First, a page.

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The Future of AR and Photography

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3D depth sensing cameras are increasingly becoming a viable addition to mobile devices. In the near future we will start to see mixed reality AR moving away from markers and trigger images.

Google are making great strides with their Project Tango.

Companies are already producing software which recognises objects and maps your environment from a 2D camera. The addition of depth sensing will make this more robust and production ready.

Imagine a Kinect attached to your smartphone. Facial recognition, human motion capture and even detecting facial expressions become not only possible but routine.

You phone will be able to scan your environment in far greater detail than current 2D cameras allow. Creating 3D interactive photos based on the combination of 2D and 3D data will become a standard way of sharing memories. Check out the amazing Seene app by Obvious Engineering for examples of how this currently works with 2D and imagine what those guys will do with the power of 3D depth sensing.

Combined with the advances in 3D printing this makes it feasible to have physical 3d reliefs of your memories to display on your mantlepiece.

The time is rapidly approaching when we will think back to those quaint 2D photographs the way we look back now at photos taken with a pinhole camera.

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Can Microsoft’s AR Hololens live up to it’s promise?

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The reaction to Microsoft’s sudden entry into the wearable AR technology arena has varied from elation and wonder to outright cynicism. No doubt fuelled by the slightly over polished nature of the promotional mockup videos some are suggesting that much of the content is speculation.

We have of course been here before with the great promise of the Kinect “Milo & Kate” demo back when Kinect was called Project Natal. Before we started to feel an always-on camera in the living room might be just a little invasive.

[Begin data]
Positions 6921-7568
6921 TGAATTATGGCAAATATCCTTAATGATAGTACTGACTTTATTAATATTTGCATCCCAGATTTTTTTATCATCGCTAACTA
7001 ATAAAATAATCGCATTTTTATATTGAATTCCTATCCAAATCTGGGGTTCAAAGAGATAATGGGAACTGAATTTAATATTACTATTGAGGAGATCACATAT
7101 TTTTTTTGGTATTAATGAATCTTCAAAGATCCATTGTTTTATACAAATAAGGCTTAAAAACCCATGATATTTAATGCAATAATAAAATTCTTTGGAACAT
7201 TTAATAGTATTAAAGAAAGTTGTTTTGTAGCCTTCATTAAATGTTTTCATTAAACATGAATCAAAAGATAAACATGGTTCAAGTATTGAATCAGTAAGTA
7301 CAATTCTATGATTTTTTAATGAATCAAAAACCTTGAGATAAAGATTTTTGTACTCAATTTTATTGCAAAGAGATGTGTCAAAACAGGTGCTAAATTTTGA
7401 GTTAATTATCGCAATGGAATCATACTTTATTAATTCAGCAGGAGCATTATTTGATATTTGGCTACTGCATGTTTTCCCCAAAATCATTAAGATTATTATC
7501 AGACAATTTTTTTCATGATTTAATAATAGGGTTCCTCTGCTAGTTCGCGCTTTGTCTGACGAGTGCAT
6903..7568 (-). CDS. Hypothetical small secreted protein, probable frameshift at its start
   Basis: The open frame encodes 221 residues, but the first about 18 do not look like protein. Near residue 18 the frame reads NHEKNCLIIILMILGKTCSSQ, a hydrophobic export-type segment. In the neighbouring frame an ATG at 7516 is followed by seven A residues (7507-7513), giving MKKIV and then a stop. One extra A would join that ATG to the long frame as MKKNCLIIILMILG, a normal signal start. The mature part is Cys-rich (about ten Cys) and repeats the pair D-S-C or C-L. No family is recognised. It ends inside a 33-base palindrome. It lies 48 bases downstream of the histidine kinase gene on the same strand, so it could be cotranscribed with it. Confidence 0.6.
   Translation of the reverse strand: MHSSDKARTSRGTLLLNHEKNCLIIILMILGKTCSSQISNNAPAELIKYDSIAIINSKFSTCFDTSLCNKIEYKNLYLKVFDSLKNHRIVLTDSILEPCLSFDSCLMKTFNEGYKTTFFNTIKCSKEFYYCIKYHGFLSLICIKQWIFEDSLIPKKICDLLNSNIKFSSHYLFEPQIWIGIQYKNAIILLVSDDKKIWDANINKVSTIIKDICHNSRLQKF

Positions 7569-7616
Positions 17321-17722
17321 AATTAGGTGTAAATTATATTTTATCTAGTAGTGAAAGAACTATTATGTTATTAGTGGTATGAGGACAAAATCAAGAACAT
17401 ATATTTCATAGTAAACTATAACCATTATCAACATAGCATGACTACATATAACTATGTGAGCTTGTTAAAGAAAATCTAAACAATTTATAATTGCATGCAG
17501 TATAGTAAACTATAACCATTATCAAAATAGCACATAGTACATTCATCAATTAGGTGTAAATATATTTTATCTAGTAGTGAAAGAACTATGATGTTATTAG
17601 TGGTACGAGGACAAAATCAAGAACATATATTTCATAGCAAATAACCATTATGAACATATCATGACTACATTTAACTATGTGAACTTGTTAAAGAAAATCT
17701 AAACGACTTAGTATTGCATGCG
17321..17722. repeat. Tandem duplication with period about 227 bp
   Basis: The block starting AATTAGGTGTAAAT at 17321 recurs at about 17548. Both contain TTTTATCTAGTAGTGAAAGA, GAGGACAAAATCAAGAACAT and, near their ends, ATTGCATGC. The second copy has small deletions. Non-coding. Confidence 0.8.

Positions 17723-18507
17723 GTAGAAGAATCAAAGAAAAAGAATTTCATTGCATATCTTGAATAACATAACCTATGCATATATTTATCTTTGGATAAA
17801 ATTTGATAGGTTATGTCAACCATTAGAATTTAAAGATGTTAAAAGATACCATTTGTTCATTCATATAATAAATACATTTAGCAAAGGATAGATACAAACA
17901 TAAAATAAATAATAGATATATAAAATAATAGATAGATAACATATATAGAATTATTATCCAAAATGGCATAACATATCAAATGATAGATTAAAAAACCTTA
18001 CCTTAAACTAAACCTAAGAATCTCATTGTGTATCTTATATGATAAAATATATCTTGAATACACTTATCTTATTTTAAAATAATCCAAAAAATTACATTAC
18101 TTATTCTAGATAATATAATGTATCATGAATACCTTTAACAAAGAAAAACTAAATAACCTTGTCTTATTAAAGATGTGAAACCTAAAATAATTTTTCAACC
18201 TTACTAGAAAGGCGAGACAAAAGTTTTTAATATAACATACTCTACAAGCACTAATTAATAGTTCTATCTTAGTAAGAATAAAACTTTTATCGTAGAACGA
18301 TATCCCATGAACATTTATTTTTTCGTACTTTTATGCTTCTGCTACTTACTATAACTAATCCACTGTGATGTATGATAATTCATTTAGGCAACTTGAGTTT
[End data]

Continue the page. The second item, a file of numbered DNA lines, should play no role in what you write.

Some may also remember a little gem called Ilumiroom which has so far remained a research project.

My feeling is more one of cautious optimism. The videos had to be good enough to convey the excitement and immersion that their technology will bring. If they’ve used a little (ok, perhaps a lot) artistic licence to convince the mass market that Augmented Reality is the future of computing then we may have to forgive them.

Technically they don’t appear to be doing anything radically different from other players in the field. Comparing their feature set with that of the Meta glasses or Magic Leap, nothing MS are doing stands out as revolutionary.

The Microsoft name however is undoubtedly bringing augmented reality further into the mainstream. Some are even suggesting that the purchase of Minecraft was all about drafting in a whole new generation of Windows users with the prospect of building castles on your coffee table.

All of which has to be good news for us as content creators. All of the skills we use across mobile AR stand us in great stead for the moment when the holographic interface truly becomes part of everyday computing.